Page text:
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Searching for the Best Data-Driven Energy Prediction Techniques

Searching for the Best Data-Driven Energy Prediction Techniques

From ASHRAE Journal Newsletter, April 27, 2021

More than 3,600 teams from 94 countries competed in The ASHRAE Great Energy Predictor III competition in 2019. Their quest? Discovering the best data-driven building energy prediction techniques. Clayton Miller, Ph.D., Associate Member ASHRAE, who led the event’s technical planning team, talked with ASHRAE Journal about the competition, the results of which were published in an article in Science and Technology for the Built Environment.

1. What is "The ASHRAE Great Energy Predictor III competition”?

ASHRAE hosted the Great Energy Predictor III (GEPIII) machine learning competition in the fall of 2019. Its focus was finding the best data-driven building energy prediction techniques. It attracted 4,370 participants in 3,614 teams from 94 countries. Competitors submitted a total of 39,403 predictions.

2. Why was it important to bring back the competition after 25 years?

The Great Energy Predictor I and II competitions were held in the mid-1990s, led by Jeff Haberl, Ph.D., P.E., Fellow/Life Member ASHRAE, and Jan Kreider, Ph.D., P.E., Life Member ASHRAE, at Texas A&M University and the University of Colorado Boulder, respectively. These competitions set the stage for data-driven building energy prediction innovation in the early days of artificial intelligence research for buildings. Many new techniques, tools and data sources have emerged in the more than 20 years since those early competitions, not the least the widespread use of the internet and crowdsourcing platforms like Kaggle, the machine learning competition platform used for GEPIII. Discussions from ASHRAE TC 4.7, Energy Calculations, in 2018 were the catalyst for the competition's resurrection, using these innovations and focusing on a far more extensive data set. Jeff Haberl, the team’s link to the previous competitions, was a strong motivator in renewing the effort in a new form.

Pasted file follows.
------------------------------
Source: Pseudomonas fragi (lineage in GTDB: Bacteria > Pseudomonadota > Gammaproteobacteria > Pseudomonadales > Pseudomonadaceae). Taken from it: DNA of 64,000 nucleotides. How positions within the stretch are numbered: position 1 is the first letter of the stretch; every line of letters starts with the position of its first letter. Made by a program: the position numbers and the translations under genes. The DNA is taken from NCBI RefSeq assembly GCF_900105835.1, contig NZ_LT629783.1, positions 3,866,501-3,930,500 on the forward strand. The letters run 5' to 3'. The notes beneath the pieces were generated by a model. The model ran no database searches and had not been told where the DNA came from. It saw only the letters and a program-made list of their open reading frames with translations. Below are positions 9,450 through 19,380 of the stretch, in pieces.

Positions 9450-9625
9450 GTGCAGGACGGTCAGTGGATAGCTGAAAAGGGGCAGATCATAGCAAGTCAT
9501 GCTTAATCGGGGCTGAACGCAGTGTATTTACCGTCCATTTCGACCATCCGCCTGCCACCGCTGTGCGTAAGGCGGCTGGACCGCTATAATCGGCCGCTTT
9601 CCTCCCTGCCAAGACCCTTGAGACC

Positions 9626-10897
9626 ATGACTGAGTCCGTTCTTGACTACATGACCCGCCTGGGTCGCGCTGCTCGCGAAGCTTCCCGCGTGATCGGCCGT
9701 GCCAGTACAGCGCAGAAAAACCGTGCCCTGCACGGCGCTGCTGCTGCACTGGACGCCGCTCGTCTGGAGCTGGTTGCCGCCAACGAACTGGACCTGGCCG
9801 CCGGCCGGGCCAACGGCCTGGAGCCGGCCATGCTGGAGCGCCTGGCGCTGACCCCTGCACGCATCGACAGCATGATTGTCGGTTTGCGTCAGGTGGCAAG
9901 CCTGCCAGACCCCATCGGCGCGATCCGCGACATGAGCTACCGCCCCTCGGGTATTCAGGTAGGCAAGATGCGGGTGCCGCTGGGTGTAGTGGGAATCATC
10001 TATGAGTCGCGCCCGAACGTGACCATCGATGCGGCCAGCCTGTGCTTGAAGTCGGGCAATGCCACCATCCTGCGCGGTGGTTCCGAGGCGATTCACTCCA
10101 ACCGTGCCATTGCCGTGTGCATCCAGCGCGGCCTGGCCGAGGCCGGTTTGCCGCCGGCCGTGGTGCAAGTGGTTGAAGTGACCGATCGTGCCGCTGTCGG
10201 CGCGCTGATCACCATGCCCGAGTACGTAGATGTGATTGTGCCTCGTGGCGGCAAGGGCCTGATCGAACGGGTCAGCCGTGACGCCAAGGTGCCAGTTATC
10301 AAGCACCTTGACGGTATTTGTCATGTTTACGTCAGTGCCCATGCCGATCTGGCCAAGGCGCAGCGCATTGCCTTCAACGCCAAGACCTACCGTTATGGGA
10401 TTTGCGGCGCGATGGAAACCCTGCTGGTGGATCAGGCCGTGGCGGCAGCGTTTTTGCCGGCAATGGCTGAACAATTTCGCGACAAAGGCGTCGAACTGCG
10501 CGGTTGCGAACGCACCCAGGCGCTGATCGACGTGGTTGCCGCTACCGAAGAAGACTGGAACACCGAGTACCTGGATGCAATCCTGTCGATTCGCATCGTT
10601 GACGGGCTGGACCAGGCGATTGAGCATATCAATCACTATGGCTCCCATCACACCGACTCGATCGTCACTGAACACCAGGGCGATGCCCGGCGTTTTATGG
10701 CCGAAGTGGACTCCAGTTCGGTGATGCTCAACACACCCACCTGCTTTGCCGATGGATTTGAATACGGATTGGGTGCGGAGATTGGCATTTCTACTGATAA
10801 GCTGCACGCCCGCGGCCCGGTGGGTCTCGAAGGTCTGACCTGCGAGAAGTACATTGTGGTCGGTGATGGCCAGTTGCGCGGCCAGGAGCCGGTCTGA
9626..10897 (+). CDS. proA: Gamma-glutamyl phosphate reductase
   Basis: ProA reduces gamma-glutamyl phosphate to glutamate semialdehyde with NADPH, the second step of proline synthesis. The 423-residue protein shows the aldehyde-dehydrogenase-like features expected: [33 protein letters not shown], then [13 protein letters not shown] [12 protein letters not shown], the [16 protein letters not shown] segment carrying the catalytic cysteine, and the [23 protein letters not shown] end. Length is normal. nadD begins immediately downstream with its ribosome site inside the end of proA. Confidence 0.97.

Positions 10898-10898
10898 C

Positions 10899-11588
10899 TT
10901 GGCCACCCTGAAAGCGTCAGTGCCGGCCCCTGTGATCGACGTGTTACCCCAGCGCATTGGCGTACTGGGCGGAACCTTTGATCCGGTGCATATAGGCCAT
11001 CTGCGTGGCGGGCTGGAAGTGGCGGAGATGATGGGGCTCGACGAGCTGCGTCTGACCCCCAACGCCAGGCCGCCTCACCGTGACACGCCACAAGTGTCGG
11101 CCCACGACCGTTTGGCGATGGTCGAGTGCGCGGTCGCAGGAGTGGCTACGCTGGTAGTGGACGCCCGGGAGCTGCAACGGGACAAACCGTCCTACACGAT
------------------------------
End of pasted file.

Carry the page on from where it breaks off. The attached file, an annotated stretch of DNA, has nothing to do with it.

3. What was the primary goal of the competition?

The objective for participants was uncovering the machine learning workflow that resulted in the lowest accuracy-based error. This error calculation was based on how well a contestant's prediction model performed in the context of predicting long-term hourly energy measurements from buildings. These data included 2,380 energy meters representing electricity, heating and chilled water, and steam energy consumption from 1,448 buildings in 16 different data donor locations. The primary technical goal was discovering which model types, machine learning steps and workflows performed the best on this specific application of long-term meter prediction. At the end of the competition, the teams with the most accurate predictions would win $25,000 in prize money in return for sharing their code and explanations of their solutions. These technical objectives are interesting for anyone seeking the most innovative ways of performing machine learning on building energy.

Beyond just technical aspects, the planning team had the key objective for the competition to push the data science and building science communities closer to each other through an exchange of concepts, terminologies and techniques. Kaggle’s 5 million users and ASHRAE’s 50,000 members had a limited overlap before the competition. Machine learning experts knew little about buildings, and building energy analysts only used the most basic machine learning techniques. The goal was for this competition to be a catalyst for exchange that would continue post-competition.

4. What is the significance of the discoveries?